from the Milk of Goats
by Tony Coppi
Amaire Moore had a good reason for making goat milk soap. One of her three children, Cami, had eczema, a skin disease that causes severe itching and bleeding when scratched. Her arms and legs would break out with red bumps and a rash. For some time prescription creams and a water-miscible ointment helped but did not clear up her skin problem. Steroids were suggested but Mrs. Moore felt there had to be another answer.
“I had always heard that milk was good for the skin. Milk had been used thousands of years ago for its moisturizing qualities. We had goats and lots of goat milk so I started researching different soap-making techniques using all natural ingredients. My first batch of soap contained goat milk, honey, lanolin, and aloe vera,” Mrs. Moore said. “My hope with the soap was to replace nutrients to my daughter’s skin while moisturizing it at the same time.”
After Cami used the newly made goat soap in her tub baths everyday for six days, her skin problem began to clear up. Her skin did not feel dry or itch. The symptoms of the skin disease disappeared.
That was the beginning of the Season Watch Soaps. Other people with the same problems asked for the soap. The kitchen of the Moore family became their “soap factory.”
In their first year of making the goat milk soap, up to 15 varieties of soap with different scents and purposes have been made. Now people with acne problems, diabetics, chemotherapy patients with dry skin, and allergy sufferers use the soap.
The Handyman Special is one of their popular soaps used by mechanics, gardeners, and people that work outdoors a lot. It contains no abrasives.
The cake soap is made by heating vegetable oil, canola oil, safflower oil, and extra light olive oil together in a large kettle. In the next step, store bought lye is combined with the goat milk in an ice water bath. Mrs. Moore uses rubber gloves and safety glasses while stirring the mixture since the lye is very volatile and hot. The ice water bath prevents the milk from curdling. The combination of the lye and goat milk is poured into the oil kettle. Borax, honey, and sugar are added. The ingredients are then blended with corn meal and essential oils. Finally, the complete mixture cures in a mold and is later cut into cakes and wrapped.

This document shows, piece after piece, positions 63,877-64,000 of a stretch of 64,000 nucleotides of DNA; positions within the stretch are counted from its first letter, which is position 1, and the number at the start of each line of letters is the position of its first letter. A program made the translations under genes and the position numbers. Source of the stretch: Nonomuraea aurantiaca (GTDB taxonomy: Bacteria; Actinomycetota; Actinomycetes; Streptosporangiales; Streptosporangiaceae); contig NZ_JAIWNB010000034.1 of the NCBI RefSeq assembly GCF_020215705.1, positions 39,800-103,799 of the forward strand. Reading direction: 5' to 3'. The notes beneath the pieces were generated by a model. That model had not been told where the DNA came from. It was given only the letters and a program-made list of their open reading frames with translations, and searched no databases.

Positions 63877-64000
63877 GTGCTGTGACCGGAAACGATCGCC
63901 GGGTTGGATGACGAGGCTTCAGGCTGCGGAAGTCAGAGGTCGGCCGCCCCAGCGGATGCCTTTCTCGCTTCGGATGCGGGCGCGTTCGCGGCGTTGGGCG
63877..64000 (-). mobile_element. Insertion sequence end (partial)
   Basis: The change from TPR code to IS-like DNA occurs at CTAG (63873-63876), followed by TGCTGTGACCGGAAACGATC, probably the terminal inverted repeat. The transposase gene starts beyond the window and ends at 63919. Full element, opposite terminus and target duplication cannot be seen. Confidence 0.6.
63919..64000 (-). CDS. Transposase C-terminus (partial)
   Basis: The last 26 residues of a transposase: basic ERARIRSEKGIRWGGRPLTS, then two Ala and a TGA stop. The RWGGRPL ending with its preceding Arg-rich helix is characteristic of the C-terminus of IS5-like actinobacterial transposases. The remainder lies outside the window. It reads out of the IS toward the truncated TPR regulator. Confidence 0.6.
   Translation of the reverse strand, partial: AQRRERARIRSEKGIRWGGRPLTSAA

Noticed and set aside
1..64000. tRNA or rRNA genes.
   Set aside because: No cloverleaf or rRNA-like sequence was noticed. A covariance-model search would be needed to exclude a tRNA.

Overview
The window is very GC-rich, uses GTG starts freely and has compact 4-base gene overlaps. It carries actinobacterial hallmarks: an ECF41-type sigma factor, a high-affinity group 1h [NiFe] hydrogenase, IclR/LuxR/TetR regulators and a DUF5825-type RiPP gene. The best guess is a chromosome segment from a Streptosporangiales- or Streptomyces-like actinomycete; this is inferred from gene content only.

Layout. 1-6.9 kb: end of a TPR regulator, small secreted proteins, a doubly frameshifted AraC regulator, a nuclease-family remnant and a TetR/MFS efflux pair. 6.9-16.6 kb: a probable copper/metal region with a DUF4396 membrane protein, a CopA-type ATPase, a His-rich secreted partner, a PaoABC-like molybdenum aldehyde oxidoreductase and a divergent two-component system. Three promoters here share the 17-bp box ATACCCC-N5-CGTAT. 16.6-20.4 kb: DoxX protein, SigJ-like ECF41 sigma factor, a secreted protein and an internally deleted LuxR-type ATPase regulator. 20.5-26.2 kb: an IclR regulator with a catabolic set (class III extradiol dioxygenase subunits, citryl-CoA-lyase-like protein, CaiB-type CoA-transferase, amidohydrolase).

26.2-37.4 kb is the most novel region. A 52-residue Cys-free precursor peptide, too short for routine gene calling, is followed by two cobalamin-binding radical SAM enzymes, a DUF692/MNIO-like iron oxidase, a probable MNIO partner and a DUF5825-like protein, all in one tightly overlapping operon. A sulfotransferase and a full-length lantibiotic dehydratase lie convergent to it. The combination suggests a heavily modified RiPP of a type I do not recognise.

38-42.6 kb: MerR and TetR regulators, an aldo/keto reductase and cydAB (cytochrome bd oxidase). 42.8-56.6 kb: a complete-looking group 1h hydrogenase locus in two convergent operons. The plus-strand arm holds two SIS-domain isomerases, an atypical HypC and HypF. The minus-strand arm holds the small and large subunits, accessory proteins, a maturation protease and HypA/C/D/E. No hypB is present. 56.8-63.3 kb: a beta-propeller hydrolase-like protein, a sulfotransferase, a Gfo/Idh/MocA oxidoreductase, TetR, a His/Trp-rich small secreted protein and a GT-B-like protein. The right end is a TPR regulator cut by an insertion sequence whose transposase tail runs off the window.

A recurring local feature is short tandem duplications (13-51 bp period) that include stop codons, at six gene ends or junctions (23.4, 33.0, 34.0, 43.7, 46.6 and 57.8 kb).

Besides the cake soaps, Mrs. Moore, after researching for some time, has developed a liquid soap that can be used as a shampoo. One veterinarian is using the product for skin problems on animals.
Amaire attended DePauw and Indiana Universities and earned administrative degrees in special education. She taught at Perry Township schools in Indianapolis, Bedford North Lawrence, and Brown County for a total of 15 years.
“One of my students once said we should have goats—‘they are so much fun’—so we bought one. Naturally, since it was a herd animal, it had to have a playmate—so we bought another one. That’s how it all got started,” Amaire recalled.
The Moore family has been raising goats on their Blind Turns Farm near Bean Blossom since 1993. They started out with two kids and now have a herd of 23 does and four bucks. The does will have 35 to 40 kids before the middle of April.
“Wahoo is one of our original, does. She is 10½ years old and our Matriarch. We are expecting triplets from her real soon,” Mrs. Moore said.
Another favorite is Valentino, a magnificent two-year-old animal, a so1id-black Nubian breed herd sire that was born on Valentine’s Day.
Mrs. Moore “doctors” the goat herd herself, giving shots (diphtheria, tetanus, etc.), worming, and administering the oral medication. The oral medicines are in a paste form similar to dental cream.
Before the soap making began, the goats were a hobby. The children engaged in 4-H activities, craft shows, and fairs, showing the animals throughout the state, winning many awards — countless numbers of blue ribbons and trophies.
Justin, 15, is in his sixth year in 4-H; Cami, 10, is in her second; and Win, 9, in his first year. They also ‘pitch-in’ on other tasks on the goat ranch. Justin hauls hay, cleans stalls, unloads feed, and is responsible for 200 chickens and the egg business.
Cami milks and feeds the goats, helps make the soap, does the pricing and wrapping, and labels the soap cakes. Win removes the soap from the molds and helps wrapping and labeling.
Amaire’s husband Ernie is the construction engineer, nicknamed “chore boy.” He builds the pens, hay boxes, ramps, and milk stands. He also sets up fences.
The Moores sell the soap from their home, at feed stores and country markets, and through the Internet at <www.seasongoat.com>. They can be reached at 812-988-1349.